China's foreign trade rose 1.5 percent to $4.65 trillion in 2020, helped by its recovered manufacturing production and social order, data from the General Administration of Customs (GAC) showed Thursday.
Exports came in at $2.59 trillion last year with a 3.6-percent growth year on year, while imports were down 1.1 percent, standing at $2.06 trillion. The continuous export expansion pushed China's trade surplus to $535 billion, a 27-percent increase from a year earlier and its highest since 2015, the data shows.
"It's not going to be sustainable that way," said John Gong, a research fellow at Charhar Institute and professor at the University of International Business and Economics.
Gong said the rising trade surplus was not only driven by trade but also the RMB's appreciation.
"As time goes by, market dynamics will adjust to make the trade more balanced," he said.
The world's top trader has moved to the right side of the V-shape recovery, achieving positive year-on-year growth for seven consecutive months after a sharp drop when the pandemic first hit the country in early 2020.
In December alone, exports grew 18.1 percent from a year earlier, a bit slower than that of November, and imports rose by 6.5 percent, beating economists' forecasts.
Thanks to China's faster coronavirus containment compared to many other places in the world, the country's manufacturing sector has seen strong expansion since March 2020, followed by a growing global and domestic demand.
Personal protective equipment and other work-from-home related exports surged dramatically last year, according to the customs agency's data. Medical equipment and devices increased 41.5 percent while textile yarn and fabrics, including masks, grew 30.4 percent year on year. Laptops and electric household appliances both saw an over 20 percent year-on-year growth.
"We expect year-on-year export growth to remain elevated in H1 2021 due to the second wave of COVID-19 globally," said Lu Ting, chief China economist at financial services group Nomura, in a statement viewed by CGTN.
Meanwhile, Wang Dan, chief economist at Hang Seng Bank (China), said China's exports in the first half of 2021 would be "dominated by medical devices when many countries struggle with the resurgence of COVID-19, while in the second half (they will) mainly come from household and production demand."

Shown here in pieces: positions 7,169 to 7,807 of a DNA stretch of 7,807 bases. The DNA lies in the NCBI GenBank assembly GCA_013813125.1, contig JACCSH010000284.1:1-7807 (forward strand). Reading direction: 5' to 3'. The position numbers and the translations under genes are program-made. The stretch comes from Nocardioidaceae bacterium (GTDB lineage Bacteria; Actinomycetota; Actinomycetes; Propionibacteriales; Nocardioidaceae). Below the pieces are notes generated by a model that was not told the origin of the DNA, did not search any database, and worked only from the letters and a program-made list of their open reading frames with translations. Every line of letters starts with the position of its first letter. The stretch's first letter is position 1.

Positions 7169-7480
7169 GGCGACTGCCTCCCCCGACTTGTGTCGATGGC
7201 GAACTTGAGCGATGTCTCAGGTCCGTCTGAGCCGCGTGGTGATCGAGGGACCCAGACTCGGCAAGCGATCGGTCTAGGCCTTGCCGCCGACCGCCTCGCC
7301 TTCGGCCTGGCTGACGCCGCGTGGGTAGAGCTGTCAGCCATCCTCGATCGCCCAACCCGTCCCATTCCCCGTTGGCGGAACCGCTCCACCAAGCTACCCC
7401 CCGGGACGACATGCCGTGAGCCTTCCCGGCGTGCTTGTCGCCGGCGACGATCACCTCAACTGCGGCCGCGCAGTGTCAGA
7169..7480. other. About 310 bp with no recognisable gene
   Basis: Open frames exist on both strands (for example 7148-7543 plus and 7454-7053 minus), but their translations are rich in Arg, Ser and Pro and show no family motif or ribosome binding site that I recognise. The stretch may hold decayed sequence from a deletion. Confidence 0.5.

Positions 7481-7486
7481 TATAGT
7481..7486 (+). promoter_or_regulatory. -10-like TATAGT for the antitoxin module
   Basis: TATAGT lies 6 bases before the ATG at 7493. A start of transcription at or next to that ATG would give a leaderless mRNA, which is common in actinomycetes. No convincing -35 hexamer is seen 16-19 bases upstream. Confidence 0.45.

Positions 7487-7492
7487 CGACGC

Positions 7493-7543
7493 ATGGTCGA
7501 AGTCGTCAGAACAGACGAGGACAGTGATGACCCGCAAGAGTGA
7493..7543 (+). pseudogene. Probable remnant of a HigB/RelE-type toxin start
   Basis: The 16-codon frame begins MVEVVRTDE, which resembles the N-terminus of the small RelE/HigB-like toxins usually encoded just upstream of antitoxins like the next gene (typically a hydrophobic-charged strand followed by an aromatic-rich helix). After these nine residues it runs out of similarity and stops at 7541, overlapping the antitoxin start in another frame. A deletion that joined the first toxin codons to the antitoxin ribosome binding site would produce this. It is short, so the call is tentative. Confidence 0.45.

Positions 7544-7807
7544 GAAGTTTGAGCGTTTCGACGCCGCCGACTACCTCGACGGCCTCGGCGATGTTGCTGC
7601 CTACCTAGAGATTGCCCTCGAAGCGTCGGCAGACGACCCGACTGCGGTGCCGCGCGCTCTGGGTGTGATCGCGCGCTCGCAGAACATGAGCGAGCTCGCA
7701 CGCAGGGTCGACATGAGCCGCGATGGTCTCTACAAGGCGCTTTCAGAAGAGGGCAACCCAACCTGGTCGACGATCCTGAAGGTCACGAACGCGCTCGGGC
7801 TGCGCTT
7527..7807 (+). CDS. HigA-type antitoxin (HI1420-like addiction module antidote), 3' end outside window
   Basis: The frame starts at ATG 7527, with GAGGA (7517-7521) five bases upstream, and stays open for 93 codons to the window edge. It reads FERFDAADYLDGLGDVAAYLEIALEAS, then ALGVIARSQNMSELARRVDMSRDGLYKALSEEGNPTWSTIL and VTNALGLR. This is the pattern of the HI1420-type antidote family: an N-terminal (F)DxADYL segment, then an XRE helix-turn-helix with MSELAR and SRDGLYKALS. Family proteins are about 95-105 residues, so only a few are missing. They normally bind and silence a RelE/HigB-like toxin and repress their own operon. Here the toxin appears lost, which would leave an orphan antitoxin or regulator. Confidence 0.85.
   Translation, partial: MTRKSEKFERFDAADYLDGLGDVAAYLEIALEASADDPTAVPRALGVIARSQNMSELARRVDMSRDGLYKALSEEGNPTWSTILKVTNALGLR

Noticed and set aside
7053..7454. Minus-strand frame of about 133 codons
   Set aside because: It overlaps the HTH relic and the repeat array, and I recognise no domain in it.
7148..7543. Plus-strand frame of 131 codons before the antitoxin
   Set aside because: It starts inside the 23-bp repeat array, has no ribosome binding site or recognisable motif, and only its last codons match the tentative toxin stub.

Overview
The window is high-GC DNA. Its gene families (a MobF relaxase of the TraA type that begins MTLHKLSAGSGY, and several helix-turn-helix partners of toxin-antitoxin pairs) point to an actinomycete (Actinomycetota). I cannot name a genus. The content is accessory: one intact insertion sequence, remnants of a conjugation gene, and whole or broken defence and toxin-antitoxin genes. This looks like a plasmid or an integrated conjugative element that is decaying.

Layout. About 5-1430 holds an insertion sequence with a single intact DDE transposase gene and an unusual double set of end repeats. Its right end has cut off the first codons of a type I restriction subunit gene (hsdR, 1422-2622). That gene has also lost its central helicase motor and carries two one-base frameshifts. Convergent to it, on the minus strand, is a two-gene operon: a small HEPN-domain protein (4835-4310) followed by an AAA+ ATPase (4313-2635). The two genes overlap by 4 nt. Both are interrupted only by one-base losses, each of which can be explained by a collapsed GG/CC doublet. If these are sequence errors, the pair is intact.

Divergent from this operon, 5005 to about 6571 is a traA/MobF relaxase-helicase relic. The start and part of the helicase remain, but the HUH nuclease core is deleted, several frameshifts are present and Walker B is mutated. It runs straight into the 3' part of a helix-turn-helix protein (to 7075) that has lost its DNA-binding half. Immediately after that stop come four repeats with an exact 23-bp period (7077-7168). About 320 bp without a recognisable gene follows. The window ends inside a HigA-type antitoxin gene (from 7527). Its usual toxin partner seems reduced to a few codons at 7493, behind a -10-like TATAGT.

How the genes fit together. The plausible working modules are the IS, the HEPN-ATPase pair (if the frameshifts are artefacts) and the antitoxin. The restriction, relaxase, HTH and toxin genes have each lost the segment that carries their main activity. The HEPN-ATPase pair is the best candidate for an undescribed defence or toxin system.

According to Li Kuiwen, spokesperson and director of the GAC's Department of Statistics and Analysis, China is currently the world's largest supplier of anti-pandemic materials.
Li told media at Thursday's press conference that the country "has done its best to provide and export anti-epidemic materials to more than 200 countries and regions around the world."
The Wall Street Journal on Wednesday said that China "has expanded its role in global trade and shored up its position as the world's factory floor, despite years of U.S. efforts to persuade companies to invest elsewhere," noting that it is China's growing consumer market that makes it a "bigger driver of global companies' earnings."
The second-largest economy, according to the Wall Street Journal, has also "solidified its standing as a force in global financial markets, with a record share of initial public offerings and secondary listings in 2020, large capital inflows into stocks and bonds, and indexes that far outperformed even the U.S.'s strong showing."
"China's 2020 increase in its share of global GDP – 1.1 percentage points – is its largest in a single year since at least the 1970s," it added.
The National Bureau of Statistics is set to release its yearly GDP data on January 18.
(Graphics by Yin Yating. Wang Mengjie and Heather Hao also contributed to the story.)